to lower; cause to descend (often followed by down): As the school gathered round the flagpole, the school custodian hauled down the flag.
to arrest or bring before a magistrate or other authority (often followed by before, in, to, into, etc.): He was hauled before the judge.
to pull or tug.
to go or come to a place, especially with effort: After roistering about the streets, they finally hauled into the tavern.
to do carting or transport, or move freight commercially.
to sail, as in a particular direction.
to draw or pull a vessel up on land, as for repairs or storage.
(of the wind) to shift to a direction closer to the heading of a vessel (opposed to veer).
(of the wind) to change direction, shift, or veer (often followed by round or to).
an act or instance of hauling; a strong pull or tug.
something that is hauled.
the load hauled at one time; quantity carried or transported.
the distance or route over which anything is hauled.
the quantity of fish taken at one draft of the net.
the draft of a fishing net.
the place where a seine is hauled.
the act of taking or acquiring something.
something that is taken or acquired: The thieves' haul included several valuable paintings.
Nautical. to change a ship's course so as to get farther off from an object.
to withdraw; leave.
Informal. to draw back the arm in order to strike; prepare to deal a blow: He hauled off and struck the insolent lieutenant a blow to the chin.
to bring before a superior for judgment or reprimand; call to account.
to come to a halt; stop.
Nautical. to change the course of (a sailing vessel) so as to sail closer to the wind.
Nautical. (of a sailing vessel) to come closer to the wind.
Nautical. (of a vessel) to come to a halt.
Idioms about haul
haul around, Nautical.
to brace (certain yards of a sailing vessel).
(of the wind) to change in a clockwise direction.
haul in with, Nautical. to approach.
- re·haul, verb
- un·hauled, adjective
- hall, haul
Dictionary.com Unabridged Based on the Random House Unabridged Dictionary, © Random House, Inc. 2023
How to use haul in a sentence
This lonely mushroom wasn’t the haul, mind you, but rather an indicator.
People who are resourceful and come up with ways of managing changing conditions personally or professionally do better over the long haul.What You Can Learn from Living in Antarctica - Issue 92: Frontiers | Marissa Grunes | November 11, 2020 | Nautilus
I think we are in this for the long haul, and the more we integrate technology and the sooner we do it, the more we are serving students and keeping the rest of the community safe.‘Telepresence’ robots are making virtual school feel a little more like real school | Jennifer Davis | November 10, 2020 | Washington Post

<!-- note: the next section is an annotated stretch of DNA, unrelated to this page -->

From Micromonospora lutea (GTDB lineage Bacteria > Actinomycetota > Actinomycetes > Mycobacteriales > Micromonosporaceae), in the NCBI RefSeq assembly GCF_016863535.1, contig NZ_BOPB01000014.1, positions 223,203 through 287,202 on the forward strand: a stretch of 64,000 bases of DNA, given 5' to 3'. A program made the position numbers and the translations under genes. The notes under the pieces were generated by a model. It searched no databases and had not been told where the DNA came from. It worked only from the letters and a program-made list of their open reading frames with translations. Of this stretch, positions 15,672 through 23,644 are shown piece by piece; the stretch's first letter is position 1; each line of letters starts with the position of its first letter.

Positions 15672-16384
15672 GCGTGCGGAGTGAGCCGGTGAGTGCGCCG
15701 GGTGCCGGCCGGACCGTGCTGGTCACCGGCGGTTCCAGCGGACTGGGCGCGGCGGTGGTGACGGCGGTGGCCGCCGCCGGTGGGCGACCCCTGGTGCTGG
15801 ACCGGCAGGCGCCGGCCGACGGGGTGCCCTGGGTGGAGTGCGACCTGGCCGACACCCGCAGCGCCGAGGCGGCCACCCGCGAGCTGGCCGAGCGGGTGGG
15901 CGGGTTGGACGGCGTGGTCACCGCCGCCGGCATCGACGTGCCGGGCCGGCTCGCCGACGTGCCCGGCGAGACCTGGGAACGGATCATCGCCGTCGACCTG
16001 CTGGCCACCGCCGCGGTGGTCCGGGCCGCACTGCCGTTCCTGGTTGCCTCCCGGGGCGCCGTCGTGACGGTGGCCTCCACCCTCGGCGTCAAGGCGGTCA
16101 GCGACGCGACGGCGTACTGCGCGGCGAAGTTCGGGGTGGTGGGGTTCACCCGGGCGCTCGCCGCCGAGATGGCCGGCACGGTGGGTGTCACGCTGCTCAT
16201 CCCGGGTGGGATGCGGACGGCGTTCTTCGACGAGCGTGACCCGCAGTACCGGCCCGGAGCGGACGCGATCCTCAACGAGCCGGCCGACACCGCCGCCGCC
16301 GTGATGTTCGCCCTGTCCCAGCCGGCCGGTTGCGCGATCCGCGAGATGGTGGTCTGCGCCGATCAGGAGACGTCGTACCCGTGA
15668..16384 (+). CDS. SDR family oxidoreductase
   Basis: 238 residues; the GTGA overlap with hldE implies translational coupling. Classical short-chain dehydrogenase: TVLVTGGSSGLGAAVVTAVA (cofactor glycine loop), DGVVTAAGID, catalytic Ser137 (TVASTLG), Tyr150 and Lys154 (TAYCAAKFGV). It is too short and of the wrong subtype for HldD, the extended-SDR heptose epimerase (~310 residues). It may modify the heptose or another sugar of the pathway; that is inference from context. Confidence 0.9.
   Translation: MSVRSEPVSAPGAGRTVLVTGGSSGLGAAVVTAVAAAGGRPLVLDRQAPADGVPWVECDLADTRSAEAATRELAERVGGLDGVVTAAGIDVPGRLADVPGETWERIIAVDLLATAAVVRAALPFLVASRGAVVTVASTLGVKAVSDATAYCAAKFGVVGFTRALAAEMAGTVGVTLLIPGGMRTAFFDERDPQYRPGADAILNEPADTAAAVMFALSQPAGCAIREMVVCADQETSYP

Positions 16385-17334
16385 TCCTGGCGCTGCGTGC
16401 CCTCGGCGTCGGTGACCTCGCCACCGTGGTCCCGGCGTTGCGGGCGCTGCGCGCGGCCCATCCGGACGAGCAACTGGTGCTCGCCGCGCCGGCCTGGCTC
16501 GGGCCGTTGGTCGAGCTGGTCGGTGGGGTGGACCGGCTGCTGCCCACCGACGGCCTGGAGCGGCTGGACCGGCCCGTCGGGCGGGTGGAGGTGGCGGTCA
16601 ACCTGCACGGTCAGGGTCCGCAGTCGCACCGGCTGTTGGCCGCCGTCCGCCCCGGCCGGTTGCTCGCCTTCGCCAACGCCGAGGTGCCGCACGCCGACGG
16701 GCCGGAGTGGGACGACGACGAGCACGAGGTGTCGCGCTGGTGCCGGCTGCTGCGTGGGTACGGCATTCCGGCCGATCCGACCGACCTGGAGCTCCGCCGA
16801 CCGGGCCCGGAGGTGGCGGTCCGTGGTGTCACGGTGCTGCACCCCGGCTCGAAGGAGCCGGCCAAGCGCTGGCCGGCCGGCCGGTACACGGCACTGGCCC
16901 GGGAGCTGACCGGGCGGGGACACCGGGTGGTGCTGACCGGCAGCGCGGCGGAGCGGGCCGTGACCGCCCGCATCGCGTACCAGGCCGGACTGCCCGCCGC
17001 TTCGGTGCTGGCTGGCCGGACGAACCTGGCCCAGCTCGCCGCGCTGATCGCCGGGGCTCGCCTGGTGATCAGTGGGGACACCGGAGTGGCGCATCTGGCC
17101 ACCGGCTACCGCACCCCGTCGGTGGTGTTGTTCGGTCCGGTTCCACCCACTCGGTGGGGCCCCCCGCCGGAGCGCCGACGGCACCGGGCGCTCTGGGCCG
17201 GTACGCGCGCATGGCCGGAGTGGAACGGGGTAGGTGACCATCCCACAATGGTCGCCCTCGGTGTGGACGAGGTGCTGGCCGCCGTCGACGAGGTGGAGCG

Check out the full Ivy Park x Adidas Monique try-on haul here.Monique Is The Latest To Receive The Ivy Park Gift Box | Joe Colucci | November 9, 2020 | Essence.com
We shouldn’t expect this pandemic to end quickly even after a vaccine is available—and that means we’re in for a long haul.
And a 9-year-old black girl was handcuffed and hauled off to jail by police in Oregon.It's Not Just Teens Like Michael Brown—Even Small Black Children Are Suspect | Sally Kohn | August 20, 2014 | THE DAILY BEAST
An Instagram user was also able to snap a photo of LaBeouf being hauled off in handcuffs by NYPD officers.Shia LaBeouf’s Most Gangsta Move Yet: Getting Hauled Off In Handcuffs During Broadway’s ‘Cabaret’ | Marlow Stern | June 27, 2014 | THE DAILY BEAST
Here he is describing the state of the body when it is hauled ashore: “Its humanity had been lost to the ravages of nature.”
We hauled them out immediately, regardless of his feelings.Polar Explorer vs. Reality TV Crew: Tim Jarvis in the Footsteps of Shackleton | Darrell Hartman | January 12, 2014 | THE DAILY BEAST
Shawn sat up to say something, and he hauled off and backhanded her across the face.The Strange and Mysterious Death of Mrs. Jerry Lee Lewis | Richard Ben Cramer | January 11, 2014 | THE DAILY BEAST
A party of American marines boarded her, hauled down the Spanish flag, and tried to save the hull, but it was too far consumed.The Philippine Islands | John Foreman
At night we hauled the seine, and procured about four dozen fish, principally mullet.
Bridges had been broken down, and the guns had to be hauled through jungle and woods under a scorching sun.The Philippine Islands | John Foreman
At a quarter before seven o'clock we hauled to the wind for the night with a fresh gale from the southward.
Standing near the top of the stairs, he reached out and hauled the bound and helpless guard down to his level.
British Dictionary definitions for haul
to drag or draw (something) with effort
(tr) to transport, as in a lorry
nautical to alter the course of (a vessel), esp so as to sail closer to the wind
(tr) nautical to draw or hoist (a vessel) out of the water onto land or a dock for repair, storage, etc
(intr) nautical (of the wind) to blow from a direction nearer the bow: Compare veer 1 (def. 3b)
(intr) to change one's opinion or action
the act of dragging with effort
(esp of fish) the amount caught at a single time
something that is hauled
the goods obtained from a robbery
a distance of hauling: a three-mile haul
the amount of a contraband seizure: arms haul; drugs haul
in the long haul or over the long haul
in a future time
over a lengthy period of time
Collins English Dictionary - Complete & Unabridged 2012 Digital Edition © William Collins Sons & Co. Ltd. 1979, 1986 © HarperCollins Publishers 1998, 2000, 2003, 2005, 2006, 2007, 2009, 2012
Other Idioms and Phrases with haul
In addition to the idioms beginning with haul
- haul off
- haul over the coals
- haul up
- long haul
- rake (haul) over the coals
The American Heritage® Idioms Dictionary Copyright © 2002, 2001, 1995 by Houghton Mifflin Harcourt Publishing Company. Published by Houghton Mifflin Harcourt Publishing Company.